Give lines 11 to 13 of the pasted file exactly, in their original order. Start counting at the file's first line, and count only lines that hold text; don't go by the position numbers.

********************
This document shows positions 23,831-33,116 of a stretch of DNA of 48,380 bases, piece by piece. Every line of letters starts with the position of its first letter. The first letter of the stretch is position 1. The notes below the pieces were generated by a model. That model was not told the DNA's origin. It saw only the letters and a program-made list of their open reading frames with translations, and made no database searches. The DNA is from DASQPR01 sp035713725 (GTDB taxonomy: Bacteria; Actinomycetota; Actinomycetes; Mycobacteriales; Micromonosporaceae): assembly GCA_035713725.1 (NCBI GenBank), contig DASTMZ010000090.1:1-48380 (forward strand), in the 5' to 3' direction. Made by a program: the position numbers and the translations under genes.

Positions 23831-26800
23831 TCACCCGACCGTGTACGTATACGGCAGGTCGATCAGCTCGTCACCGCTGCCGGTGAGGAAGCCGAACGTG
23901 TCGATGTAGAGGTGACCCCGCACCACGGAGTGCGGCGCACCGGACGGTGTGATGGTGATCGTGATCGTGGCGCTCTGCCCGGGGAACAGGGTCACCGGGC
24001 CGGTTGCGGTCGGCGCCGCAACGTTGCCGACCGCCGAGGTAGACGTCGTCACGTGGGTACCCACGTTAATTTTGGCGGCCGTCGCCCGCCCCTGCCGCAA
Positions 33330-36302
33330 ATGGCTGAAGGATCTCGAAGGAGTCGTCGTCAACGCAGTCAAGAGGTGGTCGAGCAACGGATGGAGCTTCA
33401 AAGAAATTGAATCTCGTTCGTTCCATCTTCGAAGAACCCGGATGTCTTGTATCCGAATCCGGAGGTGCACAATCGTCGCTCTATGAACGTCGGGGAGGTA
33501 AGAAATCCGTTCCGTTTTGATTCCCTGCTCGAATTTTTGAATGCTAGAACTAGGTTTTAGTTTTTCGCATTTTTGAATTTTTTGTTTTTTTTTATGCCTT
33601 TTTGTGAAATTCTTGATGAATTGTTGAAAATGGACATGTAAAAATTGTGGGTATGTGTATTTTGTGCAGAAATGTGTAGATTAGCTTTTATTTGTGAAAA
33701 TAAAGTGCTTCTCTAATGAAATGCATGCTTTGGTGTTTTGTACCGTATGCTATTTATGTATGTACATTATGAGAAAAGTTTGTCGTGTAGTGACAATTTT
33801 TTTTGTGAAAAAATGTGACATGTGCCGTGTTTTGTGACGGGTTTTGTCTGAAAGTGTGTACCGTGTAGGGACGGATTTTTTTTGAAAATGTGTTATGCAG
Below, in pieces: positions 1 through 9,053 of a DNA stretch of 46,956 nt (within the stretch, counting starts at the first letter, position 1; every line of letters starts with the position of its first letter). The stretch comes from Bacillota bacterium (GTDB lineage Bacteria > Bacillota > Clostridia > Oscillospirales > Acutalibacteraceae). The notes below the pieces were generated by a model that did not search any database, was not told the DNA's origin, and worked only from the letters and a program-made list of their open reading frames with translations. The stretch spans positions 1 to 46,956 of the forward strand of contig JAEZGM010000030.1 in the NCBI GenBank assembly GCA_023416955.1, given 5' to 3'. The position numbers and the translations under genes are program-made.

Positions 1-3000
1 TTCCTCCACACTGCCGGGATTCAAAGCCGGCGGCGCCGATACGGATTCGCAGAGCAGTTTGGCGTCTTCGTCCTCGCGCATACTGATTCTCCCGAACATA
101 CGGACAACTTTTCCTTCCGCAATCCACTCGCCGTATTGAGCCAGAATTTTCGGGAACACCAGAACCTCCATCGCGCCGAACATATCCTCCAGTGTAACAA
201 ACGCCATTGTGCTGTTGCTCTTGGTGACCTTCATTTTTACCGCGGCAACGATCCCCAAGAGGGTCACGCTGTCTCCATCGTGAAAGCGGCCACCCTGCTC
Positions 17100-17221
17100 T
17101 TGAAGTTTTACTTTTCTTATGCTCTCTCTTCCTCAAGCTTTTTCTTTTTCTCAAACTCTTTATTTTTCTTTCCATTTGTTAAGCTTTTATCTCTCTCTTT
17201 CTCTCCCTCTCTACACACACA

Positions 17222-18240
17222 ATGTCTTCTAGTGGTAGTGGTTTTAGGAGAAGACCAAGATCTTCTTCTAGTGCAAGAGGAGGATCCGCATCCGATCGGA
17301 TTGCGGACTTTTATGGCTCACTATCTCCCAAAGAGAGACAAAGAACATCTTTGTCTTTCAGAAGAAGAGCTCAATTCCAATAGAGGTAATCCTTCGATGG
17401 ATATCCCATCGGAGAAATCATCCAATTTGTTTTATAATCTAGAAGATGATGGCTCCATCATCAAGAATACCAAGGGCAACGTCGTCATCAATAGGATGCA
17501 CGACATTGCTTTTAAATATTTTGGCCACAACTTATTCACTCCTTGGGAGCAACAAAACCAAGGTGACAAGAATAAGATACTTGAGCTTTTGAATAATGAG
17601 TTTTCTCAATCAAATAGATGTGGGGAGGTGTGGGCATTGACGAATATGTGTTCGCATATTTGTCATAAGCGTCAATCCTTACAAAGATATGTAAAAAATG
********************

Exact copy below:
33701 TAAAGTGCTTCTCTAATGAAATGCATGCTTTGGTGTTTTGTACCGTATGCTATTTATGTATGTACATTATGAGAAAAGTTTGTCGTGTAGTGACAATTTT
33801 TTTTGTGAAAAAATGTGACATGTGCCGTGTTTTGTGACGGGTTTTGTCTGAAAGTGTGTACCGTGTAGGGACGGATTTTTTTTGAAAATGTGTTATGCAG
Below, in pieces: positions 1 through 9,053 of a DNA stretch of 46,956 nt (within the stretch, counting starts at the first letter, position 1; every line of letters starts with the position of its first letter). The stretch comes from Bacillota bacterium (GTDB lineage Bacteria > Bacillota > Clostridia > Oscillospirales > Acutalibacteraceae). The notes below the pieces were generated by a model that did not search any database, was not told the DNA's origin, and worked only from the letters and a program-made list of their open reading frames with translations. The stretch spans positions 1 to 46,956 of the forward strand of contig JAEZGM010000030.1 in the NCBI GenBank assembly GCA_023416955.1, given 5' to 3'. The position numbers and the translations under genes are program-made.